• to a median of $921,421 in perquisite amounts for the overall top 10. For example, three CEOs in the overall top 10 earned aircra� usage reimbursements averaging $609,755. Three of the female top 10 earned aircra� usage reimbursement as well, but at an average of only $116,564. Not a single female in this top 10 list received any type of security reimbursement, as is some�mes policy at companies with high execu�ve compensa�on. In the overall top 10, three CEOs received security reimbursement in the amounts of $1.4 million, $575,407 and $279,662. Matched Sample Analysis Included in The Corporate Library’s 2009 CEO Pay Survey is a matched sample analysis, calcula�ng changes in pay for a matched sample of 2,062 CEOs who were on the job for the whole of the last two years. It is from this smaller sample that changes in CEO compensa�on are calculated, in order to compare pay changes by gender. We discovered that total annual compensa�on for our en�re matched sample declined by a median of just less than one-tenth of a percentage point from 2007 to 2008. The median decrease in total realized compensa�on was greater, with a median change of -6.38 percent. With these figures in mind, the data was then broken down further in order to compare male and female CEOs’ compensa�on changes. Chart 1 below represents a sample containing 59 female CEOs and 2,003 male CEOs in office for all of the last two years. Chart 1: 2007/2008 Fiscal Year CEO Median Pay Changes (Source: The Corporate Library)10 © 2009 The Corporate Library, LLC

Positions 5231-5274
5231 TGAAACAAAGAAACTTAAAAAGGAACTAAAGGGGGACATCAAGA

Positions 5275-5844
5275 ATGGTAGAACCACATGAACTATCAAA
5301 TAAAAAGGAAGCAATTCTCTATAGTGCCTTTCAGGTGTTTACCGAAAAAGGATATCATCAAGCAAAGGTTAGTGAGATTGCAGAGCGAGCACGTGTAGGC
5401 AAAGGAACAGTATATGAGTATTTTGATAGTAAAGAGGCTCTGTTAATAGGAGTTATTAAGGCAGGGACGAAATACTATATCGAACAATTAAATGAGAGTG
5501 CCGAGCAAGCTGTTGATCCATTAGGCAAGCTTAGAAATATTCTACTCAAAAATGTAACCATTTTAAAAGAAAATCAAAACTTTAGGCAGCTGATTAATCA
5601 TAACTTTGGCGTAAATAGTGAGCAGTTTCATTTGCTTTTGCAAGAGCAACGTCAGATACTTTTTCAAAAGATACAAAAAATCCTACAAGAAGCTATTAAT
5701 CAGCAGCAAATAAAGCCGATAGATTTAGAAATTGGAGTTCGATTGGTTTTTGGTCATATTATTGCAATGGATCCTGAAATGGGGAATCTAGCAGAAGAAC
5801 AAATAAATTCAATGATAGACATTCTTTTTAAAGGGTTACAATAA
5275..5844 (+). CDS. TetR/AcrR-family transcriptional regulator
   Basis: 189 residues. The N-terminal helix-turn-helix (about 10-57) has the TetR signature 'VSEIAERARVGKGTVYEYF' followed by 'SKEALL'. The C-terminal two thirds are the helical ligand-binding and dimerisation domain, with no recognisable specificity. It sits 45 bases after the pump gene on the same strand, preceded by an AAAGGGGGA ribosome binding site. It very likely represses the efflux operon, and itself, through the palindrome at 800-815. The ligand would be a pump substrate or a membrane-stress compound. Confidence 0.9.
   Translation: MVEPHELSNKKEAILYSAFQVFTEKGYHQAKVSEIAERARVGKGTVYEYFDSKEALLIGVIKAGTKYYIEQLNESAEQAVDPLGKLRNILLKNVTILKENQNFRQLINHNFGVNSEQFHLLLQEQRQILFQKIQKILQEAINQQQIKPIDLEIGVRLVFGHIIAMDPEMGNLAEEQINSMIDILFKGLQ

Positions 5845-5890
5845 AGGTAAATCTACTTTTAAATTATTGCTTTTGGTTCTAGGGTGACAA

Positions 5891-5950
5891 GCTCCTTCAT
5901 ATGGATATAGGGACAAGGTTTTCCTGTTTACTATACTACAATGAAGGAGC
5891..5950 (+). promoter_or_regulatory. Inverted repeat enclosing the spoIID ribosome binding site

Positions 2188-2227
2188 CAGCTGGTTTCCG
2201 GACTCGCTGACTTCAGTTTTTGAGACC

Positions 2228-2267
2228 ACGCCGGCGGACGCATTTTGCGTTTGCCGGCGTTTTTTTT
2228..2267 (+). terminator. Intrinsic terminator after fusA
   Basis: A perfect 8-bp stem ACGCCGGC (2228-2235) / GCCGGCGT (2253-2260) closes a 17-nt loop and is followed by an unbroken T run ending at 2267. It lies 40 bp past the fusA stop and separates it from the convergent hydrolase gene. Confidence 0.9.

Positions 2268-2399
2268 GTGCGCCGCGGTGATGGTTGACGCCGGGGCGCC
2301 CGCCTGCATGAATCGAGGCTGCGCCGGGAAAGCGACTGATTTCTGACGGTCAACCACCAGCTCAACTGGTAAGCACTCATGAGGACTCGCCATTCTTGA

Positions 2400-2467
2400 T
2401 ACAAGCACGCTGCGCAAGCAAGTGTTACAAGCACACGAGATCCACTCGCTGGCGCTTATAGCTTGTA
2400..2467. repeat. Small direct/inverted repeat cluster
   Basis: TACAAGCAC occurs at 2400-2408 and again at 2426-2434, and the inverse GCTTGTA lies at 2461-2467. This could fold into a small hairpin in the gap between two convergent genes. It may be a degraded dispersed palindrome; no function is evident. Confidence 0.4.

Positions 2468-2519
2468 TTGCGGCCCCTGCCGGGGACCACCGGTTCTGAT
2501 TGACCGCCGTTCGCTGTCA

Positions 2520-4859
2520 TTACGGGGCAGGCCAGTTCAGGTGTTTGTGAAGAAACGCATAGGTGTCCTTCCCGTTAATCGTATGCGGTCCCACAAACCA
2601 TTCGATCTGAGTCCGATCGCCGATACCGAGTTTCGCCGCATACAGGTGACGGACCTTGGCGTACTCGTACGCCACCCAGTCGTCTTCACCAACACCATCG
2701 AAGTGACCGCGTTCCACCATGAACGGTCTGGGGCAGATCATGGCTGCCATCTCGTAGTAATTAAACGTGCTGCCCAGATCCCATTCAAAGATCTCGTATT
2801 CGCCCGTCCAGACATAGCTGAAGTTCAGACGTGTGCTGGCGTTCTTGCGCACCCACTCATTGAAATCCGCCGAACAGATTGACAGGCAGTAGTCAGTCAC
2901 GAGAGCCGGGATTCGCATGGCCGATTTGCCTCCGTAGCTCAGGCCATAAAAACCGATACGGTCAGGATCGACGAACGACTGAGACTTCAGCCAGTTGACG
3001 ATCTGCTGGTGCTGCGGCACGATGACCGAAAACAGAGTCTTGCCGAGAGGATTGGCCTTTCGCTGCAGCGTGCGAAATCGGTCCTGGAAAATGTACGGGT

• Base salary increases were slightly larger for the males in the sample, about 4.5 percentfor men and 4 percent for women. The median annual compensa�on decline was lessthan one-tenth of a percentage point for our en�re matched sample, as discussed in our2009 CEO Pay Survey; this number is different when factoring in gender. While male CEOannual compensa�on was down almost a tenth of a percentage point, female CEO annualcompensa�on actually increased by nearly two-tenths of a percentage point. The mostnotable difference, however, is the change in total realized compensa�on. Male CEOs hada realized compensa�on decline of 6.1 percent compared to a decline of 18.5 percent forfemales.Realized compensa�on does fluctuate a certain amount annually based upon when aCEO chooses to exercise in-the-money stock op�ons as well as when restricted stockvests. Realized compensa�on is also significantly affected by stock price, as a steepdecline can render stock op�ons underwater or reduce op�on profits, and restrictedstock awards can become less valuable than intended when granted. When factoringin stock price declines, the industry affilia�ons of female CEOs could be a key factor indetermining why CEOs’ total realized compensa�on declined by a mul�ple of three �mesmore for women than for men in 2008.In our 2009 CEO Pay Survey, we calculated median pay changes by industry from 2007to 2008 for this matched sample of CEOs. In five industries among the 100 examined,realized compensa�on increases for CEOs were at least 40 percent, including AlcoholicBeverages, Farm Products, Hospitals, Jewelry and Video Rental. Aside from VideoRental, these were all successful industries for CEOs in 2007 as well, with total realizedcompensa�on increases of 27 percent to 46 percent per industry. However, there isn’t asingle female CEO in any of these industries.There were an addi�onal six industries where CEOs registered at least a 25 percentincrease in compensa�on, including Automo�ve Services, Farm Equipment, Paint &Coa�ngs, Petroleum & Coal Services, Rail Transporta�on and Tex�les. Aside fromAutomo�ve Services and Paint & Coa�ng, these industries were also profitable for CEOsin 2007, with realized compensa�on of 20 percent to 74 percent across these industries.There was, however, only one female CEO surveyed from any of these industries,Veronica Hagen of Polymer Group, a tex�le company. All four industry categoriesassociated with petroleum—Extrac�on, Equipment, Products and Services—saw medianincreases in total realized compensa�on of at least 16 percent for 2008. These fourindustries included just one female in our sample, compared to 161 males. There were,however, three female CEOs in Retail Apparel, where sampled CEOs saw a realizedcompensa�on decline of about 30 percent, and another four female CEOs in Restaurants,where realized compensa�on declined about 40 percent from 2007 to 2008. It wouldappear that a certain amount of the realized compensa�on discrepancy could be chalkedup to industry membership—that is, women CEOs primarily worked in industries thatwere nega�vely impacted by the financial crisis and other economic developments, notin industries that have prospered over the last couple of years. © 2009 The Corporate Library, LLC 11